Subject: I have found a DVD that I think you would enjoy
Directors: Juan Carlos, David O. Russell, Tricia Regan
Genres: Indie & Art House, Documentary
The theatrical release so controversial that the studios didn t want you to see it! A harrowing and devastating first-hand look at war directly from men and women fighting it.System Requirements: Running Time 36 Min Forma... more »
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Needs to be seen by every American citizen
Traveler | New England | 05/09/2005
(5 out of 5 stars)
"Filmmakers Tricia Regan, David O. Russell and Juan Carlos Zaldivar originally created "Soldiers Pay" for the anniversary DVD re-release of "Three Kings." Unfortunately, Russell was quoted in the press at some point in 2004 saying that he hoped his new short documentary, which would be included on the new DVD, would convince people to vote against Bush. The studios caught wind of this and killed the project, but allowed Russell to take his short film with him so that he could still release it to the public.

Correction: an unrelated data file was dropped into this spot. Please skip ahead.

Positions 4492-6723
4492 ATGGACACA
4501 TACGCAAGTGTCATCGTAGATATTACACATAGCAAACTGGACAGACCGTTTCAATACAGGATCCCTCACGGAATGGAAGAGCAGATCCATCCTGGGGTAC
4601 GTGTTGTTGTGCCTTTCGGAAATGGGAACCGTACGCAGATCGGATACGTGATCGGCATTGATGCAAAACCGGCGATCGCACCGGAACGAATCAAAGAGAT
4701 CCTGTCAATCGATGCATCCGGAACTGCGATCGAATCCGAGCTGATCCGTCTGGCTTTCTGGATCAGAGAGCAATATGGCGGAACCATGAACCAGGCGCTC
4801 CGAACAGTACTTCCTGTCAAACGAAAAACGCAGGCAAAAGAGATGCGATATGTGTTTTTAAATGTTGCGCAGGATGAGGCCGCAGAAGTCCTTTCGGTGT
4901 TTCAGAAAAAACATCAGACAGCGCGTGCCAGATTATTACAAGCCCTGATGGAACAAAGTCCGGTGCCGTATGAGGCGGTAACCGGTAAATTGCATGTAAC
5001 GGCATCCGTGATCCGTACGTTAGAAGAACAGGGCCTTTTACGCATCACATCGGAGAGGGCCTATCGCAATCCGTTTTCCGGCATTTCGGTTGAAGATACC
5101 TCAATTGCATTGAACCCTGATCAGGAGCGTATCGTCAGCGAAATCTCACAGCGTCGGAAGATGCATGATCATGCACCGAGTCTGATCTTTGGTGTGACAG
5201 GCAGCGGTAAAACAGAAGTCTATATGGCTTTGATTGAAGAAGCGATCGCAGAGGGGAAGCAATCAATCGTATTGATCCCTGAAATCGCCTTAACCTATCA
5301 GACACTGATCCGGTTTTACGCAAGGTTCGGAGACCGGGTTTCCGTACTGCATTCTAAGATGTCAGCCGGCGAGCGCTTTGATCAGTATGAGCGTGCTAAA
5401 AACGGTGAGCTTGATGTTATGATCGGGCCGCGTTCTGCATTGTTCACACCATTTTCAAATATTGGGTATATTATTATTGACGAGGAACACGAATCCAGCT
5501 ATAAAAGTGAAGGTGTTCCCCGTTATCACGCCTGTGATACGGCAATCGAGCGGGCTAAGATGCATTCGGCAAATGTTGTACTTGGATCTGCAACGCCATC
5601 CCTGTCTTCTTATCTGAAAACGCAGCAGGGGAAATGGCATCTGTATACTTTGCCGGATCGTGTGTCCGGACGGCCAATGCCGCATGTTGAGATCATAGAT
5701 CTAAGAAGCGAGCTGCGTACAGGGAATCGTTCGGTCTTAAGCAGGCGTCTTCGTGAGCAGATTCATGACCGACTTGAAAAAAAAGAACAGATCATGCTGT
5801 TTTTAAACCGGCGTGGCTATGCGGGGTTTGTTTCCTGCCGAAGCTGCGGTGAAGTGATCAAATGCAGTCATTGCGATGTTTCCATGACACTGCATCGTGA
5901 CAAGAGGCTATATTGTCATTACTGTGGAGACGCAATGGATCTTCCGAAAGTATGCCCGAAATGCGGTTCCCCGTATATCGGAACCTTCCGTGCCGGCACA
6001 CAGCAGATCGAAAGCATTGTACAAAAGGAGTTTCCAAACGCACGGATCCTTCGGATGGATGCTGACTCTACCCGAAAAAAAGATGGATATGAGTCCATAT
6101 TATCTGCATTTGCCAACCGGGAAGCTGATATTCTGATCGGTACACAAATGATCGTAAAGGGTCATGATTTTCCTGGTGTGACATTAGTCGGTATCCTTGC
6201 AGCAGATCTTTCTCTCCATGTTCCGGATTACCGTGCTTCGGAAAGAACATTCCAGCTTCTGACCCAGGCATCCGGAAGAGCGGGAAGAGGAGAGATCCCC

"Soldiers Pay" is mostly talking heads. This isn't a Michael Moore ambush film. The people who Russell speaks with are the ones who count - soldiers who served in Iraq and know what they're talking about. These are the men whose stories have been ignored - by the media and by most Americans, especially those screaming the loudest about supposedly "supporting the troops."
Unfortunately for all Americans, especially our proud soldiers in uniform, Russell's short was released well after the election and to very little fanfare.
Despite potential charges from misguided and uneducated Bush supporters, this documentary is absolutely and positively pro-soldier. The very title speaks for itself - "Soldiers Pay." Pay they do - their time, their lives, their souls, their sanity. And they do it for chicken feed.
All of these issues are raised in the film. Russell speaks with veterans who have PTSD. He speaks with those who lacked body armor and weapons - when Halliburton and other contractor employees had the best on the market! And he speaks with soldiers who broke the rules, who stole money. But his focus always comes back on target - the know-nothings who sent those soldiers into harms way in the first place. Sure, some soldiers stole from Iraqi civilians, but they usually did it because they were desperate or were ordered to do so.
In the end, as Russell slams his point home, when the you-know-what hits the fan, the lower enlisted pay the price. Prisoner abuse, theft, deaths (American or Iraqi) whatever, the brass all the way to the White House get off without a speck of dust on their suits.
"Soldiers Pay" says it all."